Being an AYA is a unique experience—especially when you have a rare cancer like me. AYA cancer is rare, and then I have a rare cancer on top of that. How do I hate thee cancer? Let me count the ways.
Wait, I can’t quote/butcher Shakespeare like that. I don’t want my high school English teacher to come hunt me down (Mr. S was a big guy!), so let me use something not cribbed from the most quoted author in the English language: Cancer is made of six letters that take the breath out of you. For most AYAs, the things that did that to them before diagnosis were probably one of these: “We need to talk,” “Come into my office, let’s talk,” or for me, “You’ve failed this class.” Those are, as I like to say, the big three worries most nondisabled AYAs have: love, work, and/or school. When cancer appears, if cancer is your first big medical issue, you will be rudderless and you will have no idea what to do—most people learn on the fly. When dealing with it, some of us have our parents, some of us have our chosen families, and some of us will cobble together our own support systems through cancer communities—but no matter what you do, you need something so you don’t have steam blowing out of your ears like a cartoon.
So, I got a little bit off-topic there—how does it feel to be an AYA? To provide some context for that: I was diagnosed at 24 with two types of the same rare leukemia (LGL Leukemia), with that presentation possibly never having been seen before. Now I am 32 and almost 8 years in, things feel a bit more normal… if normal can be, “Holy crap, I have two types of a 1 in 5 million cancer and all of these doctors are interested in me!” (At one appointment, the NP walked in and said “Cody! I have heard so much about you and now I get to meet you!” So, I guess the nurses are interested in me, too?)
Being an AYA feels odd; I have been disabled since birth, so before cancer (let’s just call it BC—it feels like another lifetime, anyway), I was going to doctors with some frequency. One time BC, a friend was asking me how many types of doctors I had been to, so I got to counting and after I finished I figured out that including subspecialties (like epileptologist) and variations on “therapist” (LCSW, LPC, PsyD), I had been to over 20 different types of doctors. So, at diagnosis, I went in going, “Oh, this is just another type of doctor, and I’ll be good, especially since this cancer is managed by some pills.” The first day of treatment arrived and I realized that I was very, very wrong, and my oncologist hadn’t even tried to tell me how it could make me feel (hint: like shit).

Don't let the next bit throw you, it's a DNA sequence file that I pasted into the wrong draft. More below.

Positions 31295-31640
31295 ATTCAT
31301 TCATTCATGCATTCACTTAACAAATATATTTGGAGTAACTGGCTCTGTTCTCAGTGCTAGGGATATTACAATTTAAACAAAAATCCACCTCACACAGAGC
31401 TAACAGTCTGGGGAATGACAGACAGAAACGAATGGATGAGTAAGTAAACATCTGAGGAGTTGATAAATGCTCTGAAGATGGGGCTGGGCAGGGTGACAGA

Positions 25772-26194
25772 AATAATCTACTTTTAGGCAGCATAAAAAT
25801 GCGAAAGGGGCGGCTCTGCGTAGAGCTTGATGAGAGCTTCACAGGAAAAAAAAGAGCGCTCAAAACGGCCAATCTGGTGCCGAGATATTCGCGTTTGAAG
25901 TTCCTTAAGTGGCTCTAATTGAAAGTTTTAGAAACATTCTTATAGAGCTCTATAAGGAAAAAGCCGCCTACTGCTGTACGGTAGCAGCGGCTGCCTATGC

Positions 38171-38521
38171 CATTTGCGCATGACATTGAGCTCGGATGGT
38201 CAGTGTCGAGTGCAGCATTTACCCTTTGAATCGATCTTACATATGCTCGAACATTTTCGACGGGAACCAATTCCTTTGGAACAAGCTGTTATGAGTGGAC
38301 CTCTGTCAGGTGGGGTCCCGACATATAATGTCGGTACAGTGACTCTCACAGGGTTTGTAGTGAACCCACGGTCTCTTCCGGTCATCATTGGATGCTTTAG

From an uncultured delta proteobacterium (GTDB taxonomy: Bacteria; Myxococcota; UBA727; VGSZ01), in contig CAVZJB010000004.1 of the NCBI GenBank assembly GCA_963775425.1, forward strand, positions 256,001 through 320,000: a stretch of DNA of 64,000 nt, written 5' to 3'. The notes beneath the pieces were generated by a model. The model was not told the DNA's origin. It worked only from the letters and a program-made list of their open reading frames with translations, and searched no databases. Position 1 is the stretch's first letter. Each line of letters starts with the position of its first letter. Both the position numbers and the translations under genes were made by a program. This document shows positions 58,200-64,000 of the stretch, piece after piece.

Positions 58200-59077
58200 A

Being an AYA feels like your life has been put on pause. I have talked to a lot of AYAs online: for the teens in high school, their plans are totally disrupted—their final year(s) of high school are thrown into the dumpster because of their misbehaving cells in their bodies. For the “traditional” college students (i.e. 18-21/22), their body has betrayed them when they are trying to set themselves up for their career—and cancer might even take away that career from them because of whatever thing cancer or the treatment causes—be it chemo brain, side effects from some surgery, or an untold number of things. From there to around 30, I think that most people are trying to establish their careers, start their families, or trying to start up their families—for me, I had been hunting for a job for a year when cancer reared its ugly head (to add insult to injury, I got two calls for interviews five days after I was told I probably had cancer). For the people in the tail end of AYA (Ahhh, it’s sort of weird that I am in that group. It feels like I am still 24), I have no idea what it feels like to get diagnosed then—but I imagine it still sucks a whole lot—since people are doing their jobs, maybe have a kid or are trying to have a kid, then cancer runs in and kicks over the sandcastles they have built.
Our lives don’t even get put on pause in a fun way—we don’t get to travel (unless you want a some-expenses-paid-trip to the hospital for the inevitable side-effects-caused ER visit), we don’t get to do anything fun (although we get to meet some nice people along the way), and we don’t even get any good luck to counteract our bad luck (I did win $50 on a $2 scratch-off before my diagnosis was confirmed, though—I sure hope that doesn’t count for my good luck…)! Hopefully, all of our lives get unpaused at some point and we can continue on our journeys—or we can at least feel like that is going to happen.
Being an AYA with cancer can be like what you just read: meandering, but eventually arriving at a conclusion. Being an AYA sucks, but the journey can be about what you make it—you will probably feel like crap from the cancer, but hopefully you find some good friends along the way.